A few things worth noting with fibreglass damage is to keep the damaged area completely dry prior to coming in for repair to avoid water getting into the laminate. Also, the full extent of any related stress cracking following an impact may take several days to a week or more to become visible. To allow for laminating and curing, fibreglass repairs often require extra time to complete compared to metal-bodied cars.
Bodykit & Spoiler Fitting
Previous custom projects include the full fitting and blending of a Nissan Skyline fibreglass bodykit which involved securely fixing and bonding the various sections to the bodyshell and blending the sections into the original rear wings with filler to create a completely seamless join. After extensive blocking down, shaping and preparation, the car was finished in Aston Martin 3-stage pearl white.
As can be seen from the pictures below, projects like this can be very labour intensive to get the best results and it's not uncommon for the work to be spread over several months. In this particular case the fibreglass sections were test fitted to the car and temporarilly held in place whilst any misalignment or alterations were made to the fibreglass pieces to get them mating up to the bodyshell as neatly as possible and without being under any undue stress which may have caused hairline cracks over time.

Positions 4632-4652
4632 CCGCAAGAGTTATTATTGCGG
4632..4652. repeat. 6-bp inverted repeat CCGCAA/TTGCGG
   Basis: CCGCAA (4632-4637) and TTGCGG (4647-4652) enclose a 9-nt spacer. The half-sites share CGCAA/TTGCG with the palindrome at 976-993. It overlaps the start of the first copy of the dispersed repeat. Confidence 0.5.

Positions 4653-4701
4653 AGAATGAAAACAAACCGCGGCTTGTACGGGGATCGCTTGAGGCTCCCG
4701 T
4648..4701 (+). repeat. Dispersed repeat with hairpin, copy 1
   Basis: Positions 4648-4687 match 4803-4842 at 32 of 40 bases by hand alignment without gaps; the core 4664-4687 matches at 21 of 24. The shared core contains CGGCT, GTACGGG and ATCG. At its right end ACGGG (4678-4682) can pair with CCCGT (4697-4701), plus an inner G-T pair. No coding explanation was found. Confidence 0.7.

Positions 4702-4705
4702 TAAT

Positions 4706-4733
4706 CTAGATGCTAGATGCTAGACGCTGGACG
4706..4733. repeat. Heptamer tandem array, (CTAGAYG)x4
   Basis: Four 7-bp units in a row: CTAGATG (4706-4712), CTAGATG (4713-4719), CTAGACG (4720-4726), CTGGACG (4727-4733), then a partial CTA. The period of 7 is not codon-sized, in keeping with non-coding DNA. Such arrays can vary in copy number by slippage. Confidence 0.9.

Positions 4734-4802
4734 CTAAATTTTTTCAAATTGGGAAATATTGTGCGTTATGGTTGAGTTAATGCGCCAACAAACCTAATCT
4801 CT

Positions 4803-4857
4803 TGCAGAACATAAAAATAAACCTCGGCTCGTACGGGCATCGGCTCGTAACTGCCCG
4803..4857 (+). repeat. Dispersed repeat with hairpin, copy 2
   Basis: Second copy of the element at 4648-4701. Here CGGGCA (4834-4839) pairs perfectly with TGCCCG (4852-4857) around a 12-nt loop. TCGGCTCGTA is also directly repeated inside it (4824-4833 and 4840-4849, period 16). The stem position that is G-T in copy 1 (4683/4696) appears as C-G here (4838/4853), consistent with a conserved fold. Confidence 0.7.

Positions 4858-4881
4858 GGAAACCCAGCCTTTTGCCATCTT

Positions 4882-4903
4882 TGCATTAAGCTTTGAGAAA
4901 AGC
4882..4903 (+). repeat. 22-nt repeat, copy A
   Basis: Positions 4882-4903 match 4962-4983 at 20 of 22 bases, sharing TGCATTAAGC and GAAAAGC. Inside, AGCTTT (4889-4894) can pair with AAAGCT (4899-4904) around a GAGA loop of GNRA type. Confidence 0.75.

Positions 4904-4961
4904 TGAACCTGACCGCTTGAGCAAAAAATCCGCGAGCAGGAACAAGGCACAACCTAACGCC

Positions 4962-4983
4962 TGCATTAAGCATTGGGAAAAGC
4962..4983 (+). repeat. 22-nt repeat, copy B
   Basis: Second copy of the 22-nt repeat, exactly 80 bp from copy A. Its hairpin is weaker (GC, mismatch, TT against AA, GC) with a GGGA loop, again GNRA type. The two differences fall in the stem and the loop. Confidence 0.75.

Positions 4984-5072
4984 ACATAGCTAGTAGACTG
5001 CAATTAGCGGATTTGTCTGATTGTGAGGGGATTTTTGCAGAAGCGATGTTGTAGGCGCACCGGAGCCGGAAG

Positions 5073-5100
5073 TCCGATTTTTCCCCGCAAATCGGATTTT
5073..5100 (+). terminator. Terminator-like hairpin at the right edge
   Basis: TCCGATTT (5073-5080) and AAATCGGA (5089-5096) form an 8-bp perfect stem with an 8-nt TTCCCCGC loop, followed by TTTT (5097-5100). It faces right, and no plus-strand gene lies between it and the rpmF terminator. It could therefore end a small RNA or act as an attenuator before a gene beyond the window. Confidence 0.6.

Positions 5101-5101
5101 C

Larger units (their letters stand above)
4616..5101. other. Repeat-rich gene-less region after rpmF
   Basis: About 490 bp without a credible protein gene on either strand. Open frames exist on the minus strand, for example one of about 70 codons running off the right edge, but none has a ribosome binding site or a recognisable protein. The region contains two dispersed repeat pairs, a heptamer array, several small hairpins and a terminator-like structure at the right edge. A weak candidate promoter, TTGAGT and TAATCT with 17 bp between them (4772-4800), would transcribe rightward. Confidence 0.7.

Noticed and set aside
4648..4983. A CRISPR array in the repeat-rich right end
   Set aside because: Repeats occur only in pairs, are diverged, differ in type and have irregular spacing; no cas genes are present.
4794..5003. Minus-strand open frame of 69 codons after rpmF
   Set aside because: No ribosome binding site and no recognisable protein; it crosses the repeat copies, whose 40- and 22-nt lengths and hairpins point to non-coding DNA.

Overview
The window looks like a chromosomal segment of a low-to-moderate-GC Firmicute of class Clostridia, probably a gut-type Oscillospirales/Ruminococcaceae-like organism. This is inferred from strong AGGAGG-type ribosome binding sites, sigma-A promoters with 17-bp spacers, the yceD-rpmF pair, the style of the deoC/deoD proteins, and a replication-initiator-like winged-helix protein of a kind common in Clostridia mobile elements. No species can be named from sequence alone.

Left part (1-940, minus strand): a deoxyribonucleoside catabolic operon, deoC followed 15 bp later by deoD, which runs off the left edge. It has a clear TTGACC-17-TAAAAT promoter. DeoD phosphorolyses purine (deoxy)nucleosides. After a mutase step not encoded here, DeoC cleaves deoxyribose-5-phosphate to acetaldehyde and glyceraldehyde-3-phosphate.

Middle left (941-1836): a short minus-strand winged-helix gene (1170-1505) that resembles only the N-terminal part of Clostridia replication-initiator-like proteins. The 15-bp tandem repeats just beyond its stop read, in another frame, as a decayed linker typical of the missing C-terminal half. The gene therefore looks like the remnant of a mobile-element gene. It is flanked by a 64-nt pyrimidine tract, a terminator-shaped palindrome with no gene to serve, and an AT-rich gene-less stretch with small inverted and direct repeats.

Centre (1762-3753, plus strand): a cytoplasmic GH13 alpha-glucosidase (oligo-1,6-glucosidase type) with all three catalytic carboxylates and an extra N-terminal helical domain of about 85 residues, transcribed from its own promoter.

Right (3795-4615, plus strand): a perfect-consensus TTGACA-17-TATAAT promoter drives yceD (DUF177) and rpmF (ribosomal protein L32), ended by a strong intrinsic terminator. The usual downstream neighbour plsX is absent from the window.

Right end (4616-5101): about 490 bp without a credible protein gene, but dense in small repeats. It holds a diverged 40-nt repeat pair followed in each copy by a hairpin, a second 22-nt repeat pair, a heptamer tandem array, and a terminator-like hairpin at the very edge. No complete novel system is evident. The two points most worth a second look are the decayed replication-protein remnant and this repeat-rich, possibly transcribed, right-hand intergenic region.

The majority of the time spent on this car was during the filling and priming stages and its important to note that with most aftermarket bodykits the fibreglass sections are never perfect mouldings and only represent around 90-95% of the finished shape and profile, the remainder of the shaping is done on the car to get all panels fitting flush together. The front fibreglass wings on the Skyline were particularly challenging to get fitting flush with the bonnet and doors without being stressed.
Extra fixing brackets are fabricated to support the underside of the sills, and also the lower lip of the deep front bumper to improve rigidity and prevent flexing. Certain parts of the bodykit are secured using high strength bonding sealer, and the same sealer is used in the seams and joins to create a weatherproof joint that absorbs vibration/shock and resists cracking which may otherwise occur if bodyfiller was used.
The end result is a very special car indeed with a nicely shaped and jointed bodykit and a individual unique paint job to finish it off.
Below are shots taken during the preparation, fitting and painting of a body kit for an Audi TT.
From individual private motorists, bikers, company fleets, to insurance claim work if necessary, many types of minor accident repair work is carried out to all makes of car and motorcycles and this may involve using new dealer supplied parts, to non-genuine and Thatcham approved parts, to good 2nd-hand items.
Private motorists often look to get minor accident damage repaired without having to claim on insurance or lose any no claims bonus. With insurance premiums soaring and high excess charges, it makes more sense than ever to avoid claiming where possible, although insurance work can be undertaken at the request of individual customers this doesn't form the bulk of my business and there is absolutely no dependency on insurance contracts.
All materials used are quality well proven products from suppliers such as 3M, Indasa, Upol, Mipa, Standox, Glasurit, and Farecla.
Please note, workshop height restrictions prevent work on long wheelbase or high roof vehicles.
Jaguar XK8 Accident Repair